Starting from Croton Gorge Park; This park is located directly below the New Croton Dam and contains picnic areas, a restroom, a small playscape and a large circular water fountain. The spillway flows down jagged rocks into the Croton River, which you cross over into the park. Above the spillway, an arched bridge crosses over to the dam. Definitely worth checking out the views from both on top of the dam and below it in the park. From the playscape, take the gravel trail to its left. You'll come to a junction for the River Trail, but bear left for the Aqueduct Trail. This is a steep switchback trail that takes you up to the Old Croton Aqueduct Trail. At about 0.4 mile, you'll come to the junction for the Old Croton Aqueduct Trail.
Note; Left takes you up the gravel trail to the top of the New Croton Dam.
Note; CLICK HERE for a visual description of the trail from here south to Ossining from Scenes from the Trail.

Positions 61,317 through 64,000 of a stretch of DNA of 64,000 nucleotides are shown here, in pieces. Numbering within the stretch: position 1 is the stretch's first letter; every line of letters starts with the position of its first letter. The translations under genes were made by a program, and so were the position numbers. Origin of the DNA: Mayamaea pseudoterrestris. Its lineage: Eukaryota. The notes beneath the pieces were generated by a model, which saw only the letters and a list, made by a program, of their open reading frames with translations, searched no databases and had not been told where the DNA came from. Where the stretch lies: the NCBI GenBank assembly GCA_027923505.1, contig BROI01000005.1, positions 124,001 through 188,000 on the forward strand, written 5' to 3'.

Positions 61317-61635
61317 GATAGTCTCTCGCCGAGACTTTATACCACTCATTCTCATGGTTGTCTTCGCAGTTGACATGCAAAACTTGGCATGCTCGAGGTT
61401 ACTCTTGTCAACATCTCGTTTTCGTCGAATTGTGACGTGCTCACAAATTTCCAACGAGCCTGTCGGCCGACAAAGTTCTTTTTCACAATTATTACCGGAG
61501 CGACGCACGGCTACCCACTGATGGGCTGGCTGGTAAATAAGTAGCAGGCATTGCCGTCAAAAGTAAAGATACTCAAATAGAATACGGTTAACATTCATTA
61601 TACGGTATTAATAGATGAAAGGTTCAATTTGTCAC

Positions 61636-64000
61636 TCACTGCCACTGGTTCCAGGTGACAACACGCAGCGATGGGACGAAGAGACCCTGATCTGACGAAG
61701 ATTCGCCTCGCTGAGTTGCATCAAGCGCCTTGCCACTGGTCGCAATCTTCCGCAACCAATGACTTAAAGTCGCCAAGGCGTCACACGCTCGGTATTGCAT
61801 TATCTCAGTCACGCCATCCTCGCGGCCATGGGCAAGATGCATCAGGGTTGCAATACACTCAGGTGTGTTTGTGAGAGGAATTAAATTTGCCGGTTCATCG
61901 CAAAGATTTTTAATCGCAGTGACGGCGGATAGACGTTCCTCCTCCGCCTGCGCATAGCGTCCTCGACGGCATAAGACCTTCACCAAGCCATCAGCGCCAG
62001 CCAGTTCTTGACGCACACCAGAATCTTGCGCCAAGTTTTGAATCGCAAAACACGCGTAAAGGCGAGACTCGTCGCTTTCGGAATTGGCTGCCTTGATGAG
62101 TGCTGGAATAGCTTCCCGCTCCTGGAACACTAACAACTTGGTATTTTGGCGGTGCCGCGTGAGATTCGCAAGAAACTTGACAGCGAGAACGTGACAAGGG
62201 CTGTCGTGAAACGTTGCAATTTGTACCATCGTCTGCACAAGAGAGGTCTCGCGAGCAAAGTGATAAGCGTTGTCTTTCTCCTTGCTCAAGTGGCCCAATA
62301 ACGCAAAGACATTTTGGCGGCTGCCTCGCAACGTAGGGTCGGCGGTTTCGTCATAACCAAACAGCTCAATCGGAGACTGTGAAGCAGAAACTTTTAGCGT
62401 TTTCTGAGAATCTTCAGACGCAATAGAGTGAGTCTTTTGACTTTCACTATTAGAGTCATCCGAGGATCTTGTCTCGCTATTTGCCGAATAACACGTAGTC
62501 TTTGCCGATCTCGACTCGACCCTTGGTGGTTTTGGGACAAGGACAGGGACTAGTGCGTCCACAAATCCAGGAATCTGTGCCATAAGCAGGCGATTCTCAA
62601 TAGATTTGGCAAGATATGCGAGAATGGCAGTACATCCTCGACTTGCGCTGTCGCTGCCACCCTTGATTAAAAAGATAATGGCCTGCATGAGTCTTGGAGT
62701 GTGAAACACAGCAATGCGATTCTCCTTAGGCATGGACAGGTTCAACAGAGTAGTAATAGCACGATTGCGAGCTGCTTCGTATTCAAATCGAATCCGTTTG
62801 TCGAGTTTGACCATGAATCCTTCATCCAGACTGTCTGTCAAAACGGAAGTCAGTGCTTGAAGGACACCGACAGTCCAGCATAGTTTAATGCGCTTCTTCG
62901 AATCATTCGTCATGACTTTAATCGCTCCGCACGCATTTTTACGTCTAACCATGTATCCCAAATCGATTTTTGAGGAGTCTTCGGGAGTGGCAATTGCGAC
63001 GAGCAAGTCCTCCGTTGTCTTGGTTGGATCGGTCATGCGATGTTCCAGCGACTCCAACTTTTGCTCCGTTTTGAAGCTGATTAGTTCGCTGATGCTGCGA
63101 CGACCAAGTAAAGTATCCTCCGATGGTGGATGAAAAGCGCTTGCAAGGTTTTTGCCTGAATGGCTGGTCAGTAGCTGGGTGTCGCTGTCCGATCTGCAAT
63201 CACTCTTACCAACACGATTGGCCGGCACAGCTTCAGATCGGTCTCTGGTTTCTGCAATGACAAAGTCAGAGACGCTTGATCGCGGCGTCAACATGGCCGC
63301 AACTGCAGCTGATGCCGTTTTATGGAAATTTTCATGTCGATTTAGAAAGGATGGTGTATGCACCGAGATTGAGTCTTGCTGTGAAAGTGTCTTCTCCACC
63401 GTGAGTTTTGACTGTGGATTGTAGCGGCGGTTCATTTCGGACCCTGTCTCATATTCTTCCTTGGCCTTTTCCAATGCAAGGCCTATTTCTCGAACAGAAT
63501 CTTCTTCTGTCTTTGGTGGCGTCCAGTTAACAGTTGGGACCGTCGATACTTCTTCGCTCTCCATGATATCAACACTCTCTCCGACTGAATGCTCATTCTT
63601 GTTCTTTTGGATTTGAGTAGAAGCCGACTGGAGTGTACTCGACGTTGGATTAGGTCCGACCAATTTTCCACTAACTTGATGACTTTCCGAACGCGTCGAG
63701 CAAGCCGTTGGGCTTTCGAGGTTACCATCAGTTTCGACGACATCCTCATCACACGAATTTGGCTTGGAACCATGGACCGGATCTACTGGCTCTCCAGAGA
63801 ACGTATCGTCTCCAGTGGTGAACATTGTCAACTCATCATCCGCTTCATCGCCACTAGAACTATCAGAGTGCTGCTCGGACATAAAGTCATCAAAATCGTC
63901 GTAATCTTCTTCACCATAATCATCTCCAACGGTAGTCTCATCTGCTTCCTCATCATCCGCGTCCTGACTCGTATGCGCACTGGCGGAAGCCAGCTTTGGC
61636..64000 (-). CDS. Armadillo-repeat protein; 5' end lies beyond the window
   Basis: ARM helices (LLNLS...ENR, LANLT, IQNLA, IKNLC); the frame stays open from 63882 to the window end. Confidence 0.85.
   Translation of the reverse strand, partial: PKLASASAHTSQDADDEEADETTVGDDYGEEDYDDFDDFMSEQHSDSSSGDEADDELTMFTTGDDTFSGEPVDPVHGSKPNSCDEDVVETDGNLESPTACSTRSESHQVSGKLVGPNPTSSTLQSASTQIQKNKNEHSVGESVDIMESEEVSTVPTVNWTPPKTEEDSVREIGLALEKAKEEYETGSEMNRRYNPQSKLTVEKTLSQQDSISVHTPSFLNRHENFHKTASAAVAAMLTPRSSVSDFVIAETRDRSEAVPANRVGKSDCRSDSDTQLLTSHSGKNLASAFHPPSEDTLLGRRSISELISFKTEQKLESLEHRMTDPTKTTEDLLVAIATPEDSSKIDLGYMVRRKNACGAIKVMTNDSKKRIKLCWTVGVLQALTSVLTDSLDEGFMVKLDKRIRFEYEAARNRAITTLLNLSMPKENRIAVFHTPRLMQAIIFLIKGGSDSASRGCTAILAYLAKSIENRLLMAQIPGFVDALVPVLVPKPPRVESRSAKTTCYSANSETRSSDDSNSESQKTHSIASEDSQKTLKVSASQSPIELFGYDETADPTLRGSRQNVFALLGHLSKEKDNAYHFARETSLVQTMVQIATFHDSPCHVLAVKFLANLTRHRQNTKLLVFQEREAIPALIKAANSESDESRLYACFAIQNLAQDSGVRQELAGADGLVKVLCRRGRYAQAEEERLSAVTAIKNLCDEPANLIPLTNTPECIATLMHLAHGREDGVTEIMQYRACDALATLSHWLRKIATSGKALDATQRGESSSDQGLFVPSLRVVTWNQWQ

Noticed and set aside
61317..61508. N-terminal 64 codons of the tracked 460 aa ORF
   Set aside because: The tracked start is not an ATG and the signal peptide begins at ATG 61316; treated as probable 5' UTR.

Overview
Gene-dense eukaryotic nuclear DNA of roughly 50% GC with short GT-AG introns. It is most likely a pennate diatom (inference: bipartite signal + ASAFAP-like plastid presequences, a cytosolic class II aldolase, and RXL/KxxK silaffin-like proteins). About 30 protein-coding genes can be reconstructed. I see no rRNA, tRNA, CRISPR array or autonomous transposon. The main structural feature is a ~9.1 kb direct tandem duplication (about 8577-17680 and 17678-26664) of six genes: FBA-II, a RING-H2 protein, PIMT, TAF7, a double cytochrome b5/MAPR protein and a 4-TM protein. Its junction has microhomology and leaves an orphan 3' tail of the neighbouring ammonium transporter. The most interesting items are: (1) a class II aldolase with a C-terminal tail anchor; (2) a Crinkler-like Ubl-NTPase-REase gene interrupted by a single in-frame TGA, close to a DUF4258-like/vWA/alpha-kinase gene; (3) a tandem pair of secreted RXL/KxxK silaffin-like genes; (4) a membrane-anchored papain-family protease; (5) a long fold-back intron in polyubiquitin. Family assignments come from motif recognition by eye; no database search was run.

Head right along the flat, level, hard packed Old Croton Aqueduct Trail. At a ½ mile, you'll come to a ventilation shaft. This looks like a stone chimney emerging from the earth. These were placed every mile along the underground aqueduct and thus let you calculate how far you've traveled along the trail. Continuing along the trail, you'll pass underneath two sets of transmission lines. Notice that the aqueduct was built right into the hillside, with the river valley down below. Keep an eye out at around 0.8 miles for a beautiful stone built house with slate roof below on your right. There are some very steep drop offs along the trail, as well as a few rock cuts. At 1.2 miles, you cross over a small road and at 1 ½ miles, you'll come to another ventilation shaft. You cross a couple more small roads before you come to a sign that reads "unique area" at the 2 mile mark. A small parking area is located here and a wooden bridge takes you over a small gorge. We saw people heading down a path, so maybe it takes you to the Croton River and a unique feature? At 2.9 miles you come to the first Detour. Some steep climbs are included, as well as an on-road section, so it’s not recommended for kids. The trail from here travels through more of a residential area. Head right and spot a green wooden post with the letters OCA. A grass trail takes you up and then down past the GE Management Institute complex, where you emerge onto another road. Here, you must go right and then left under the bridge to bypass Route 9A. Follow Old Albany Post Rd up the hill and then go left up a steep Ogden Rd. At the top, the trail continues right, across from another green OCA post. This is roughly a ¾ mile detour. You'll come to another ventilation shaft at 3 ¾ miles, where you have to climb up a short, but steep hill to another road crossing. At 4.1 miles you come to Route 9. Turn left and cross at the crosswalk to continue on the trail. The trail takes you over a wide grassy area, but just stay straight to remain on the trail. You reach a square stone building at 4 ¾ miles, that serves as an access point down to the aqueduct. You can feel the cool air emerging from the open bared door. Next, cross the road and head right where the trail veers left across a grassy median. You come to another road at 5 miles where the trail enters a linear park. Follow the paved path up the hill and then down the steps on the other side. Across another road is the Ossining Weir Chamber. This is a National Park Service Historical Site. This large, square stone building accesses the old aqueduct below. There are tours that descend down into the huge brick lined tunnel of the aqueduct.